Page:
Authored by Matt Taibbi via taibbi.substack.com
From a speech given this week to the McCourtney Institute of Democracy, Penn State University:
We live in a time of incredible political division. Many of us have had the experience of talking to someone whose idea of reality seems to be completely different from our own. It’s become difficult to have an argument in the traditional sense. People with differing opinions are often no longer even working from the same commonly-accepted set of facts. It’s a problem that has a lot to do with changes in how we receive and digest information, especially through the news media.
I’ve worked in the press for thirty years. In my lifetime the core commercial strategy of the news business has changed radically. At the national level, companies have moved from trying to attract one big audience to trying to capture and retain multiple small audiences.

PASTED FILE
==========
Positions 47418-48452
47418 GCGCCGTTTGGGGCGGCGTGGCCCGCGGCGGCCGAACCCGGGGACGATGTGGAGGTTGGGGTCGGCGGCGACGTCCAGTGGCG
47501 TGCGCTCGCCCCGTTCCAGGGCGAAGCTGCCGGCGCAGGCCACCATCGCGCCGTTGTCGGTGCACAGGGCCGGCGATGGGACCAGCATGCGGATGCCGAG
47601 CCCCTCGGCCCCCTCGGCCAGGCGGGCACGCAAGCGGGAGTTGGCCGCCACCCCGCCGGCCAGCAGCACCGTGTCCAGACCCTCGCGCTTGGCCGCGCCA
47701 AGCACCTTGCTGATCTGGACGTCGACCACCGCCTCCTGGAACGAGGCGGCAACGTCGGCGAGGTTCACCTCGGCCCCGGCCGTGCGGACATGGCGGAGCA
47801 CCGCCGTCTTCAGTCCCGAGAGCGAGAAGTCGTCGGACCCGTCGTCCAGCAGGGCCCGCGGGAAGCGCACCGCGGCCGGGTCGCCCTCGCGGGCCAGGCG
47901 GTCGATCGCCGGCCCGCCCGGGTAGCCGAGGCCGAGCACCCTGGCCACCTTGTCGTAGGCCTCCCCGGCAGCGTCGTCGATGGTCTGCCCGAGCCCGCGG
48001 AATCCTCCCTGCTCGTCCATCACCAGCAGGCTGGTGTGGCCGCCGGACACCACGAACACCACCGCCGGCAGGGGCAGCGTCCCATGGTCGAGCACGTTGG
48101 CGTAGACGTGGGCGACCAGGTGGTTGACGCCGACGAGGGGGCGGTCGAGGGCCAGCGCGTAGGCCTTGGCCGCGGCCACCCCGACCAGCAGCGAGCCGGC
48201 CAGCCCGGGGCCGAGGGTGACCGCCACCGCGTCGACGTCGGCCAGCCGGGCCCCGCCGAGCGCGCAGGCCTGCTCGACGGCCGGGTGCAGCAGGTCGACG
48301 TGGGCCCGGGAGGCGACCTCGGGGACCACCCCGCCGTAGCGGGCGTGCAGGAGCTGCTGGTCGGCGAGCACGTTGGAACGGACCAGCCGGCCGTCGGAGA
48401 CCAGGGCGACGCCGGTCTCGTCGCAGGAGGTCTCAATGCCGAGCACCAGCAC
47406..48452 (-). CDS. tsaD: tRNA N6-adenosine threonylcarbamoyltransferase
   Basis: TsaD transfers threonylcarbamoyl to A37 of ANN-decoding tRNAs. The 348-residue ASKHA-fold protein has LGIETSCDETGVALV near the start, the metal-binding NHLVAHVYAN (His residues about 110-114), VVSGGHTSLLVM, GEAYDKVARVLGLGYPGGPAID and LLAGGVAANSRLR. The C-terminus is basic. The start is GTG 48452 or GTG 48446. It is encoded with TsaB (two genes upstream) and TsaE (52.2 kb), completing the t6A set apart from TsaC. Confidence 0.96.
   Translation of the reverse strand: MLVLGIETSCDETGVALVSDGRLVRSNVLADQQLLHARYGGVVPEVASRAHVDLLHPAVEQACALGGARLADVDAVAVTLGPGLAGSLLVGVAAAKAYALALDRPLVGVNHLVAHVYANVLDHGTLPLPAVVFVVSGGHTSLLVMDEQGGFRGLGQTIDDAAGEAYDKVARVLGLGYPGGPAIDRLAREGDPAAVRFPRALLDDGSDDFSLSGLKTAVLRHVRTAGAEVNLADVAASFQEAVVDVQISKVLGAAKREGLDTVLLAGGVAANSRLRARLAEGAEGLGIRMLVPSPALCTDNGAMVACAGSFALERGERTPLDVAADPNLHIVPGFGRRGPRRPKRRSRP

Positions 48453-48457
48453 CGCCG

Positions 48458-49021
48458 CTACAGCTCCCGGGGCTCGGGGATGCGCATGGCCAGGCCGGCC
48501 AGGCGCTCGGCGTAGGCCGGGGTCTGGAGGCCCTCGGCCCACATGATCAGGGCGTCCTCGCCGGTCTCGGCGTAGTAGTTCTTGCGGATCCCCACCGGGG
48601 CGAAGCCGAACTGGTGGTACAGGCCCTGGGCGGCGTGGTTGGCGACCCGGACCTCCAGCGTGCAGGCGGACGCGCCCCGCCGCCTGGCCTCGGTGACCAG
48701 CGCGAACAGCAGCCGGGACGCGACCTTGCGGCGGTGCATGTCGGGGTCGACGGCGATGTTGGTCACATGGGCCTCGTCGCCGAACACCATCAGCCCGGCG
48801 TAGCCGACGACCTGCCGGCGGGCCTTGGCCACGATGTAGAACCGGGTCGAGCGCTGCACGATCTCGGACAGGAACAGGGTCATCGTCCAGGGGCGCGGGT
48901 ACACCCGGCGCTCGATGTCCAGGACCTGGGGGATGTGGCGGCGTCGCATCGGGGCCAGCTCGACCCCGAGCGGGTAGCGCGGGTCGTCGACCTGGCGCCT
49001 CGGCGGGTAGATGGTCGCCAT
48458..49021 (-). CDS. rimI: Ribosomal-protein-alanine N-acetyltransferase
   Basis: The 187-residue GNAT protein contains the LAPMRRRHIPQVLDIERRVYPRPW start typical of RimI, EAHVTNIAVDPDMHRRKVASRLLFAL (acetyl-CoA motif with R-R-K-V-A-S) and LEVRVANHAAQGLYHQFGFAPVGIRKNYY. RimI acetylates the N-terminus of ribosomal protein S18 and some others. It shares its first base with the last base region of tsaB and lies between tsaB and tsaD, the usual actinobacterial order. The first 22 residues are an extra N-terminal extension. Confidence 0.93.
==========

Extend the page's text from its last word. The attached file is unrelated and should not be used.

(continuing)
Fundamentally, this means the press has gone from selling a vision of reality they perceive to be acceptable to a broad mean, to selling division. For technological, commercial, and political reasons this instinct has become more exaggerated with time, snowballing toward the dysfunctional state we’re in today.
A story that illustrates how the old system worked involves the first major national news broadcast, the CBS radio program anchored by the legendary Lowell Thomas.
History buffs will know Thomas. His was the iconic voice on those old WWII newsreels:
Read the rest here.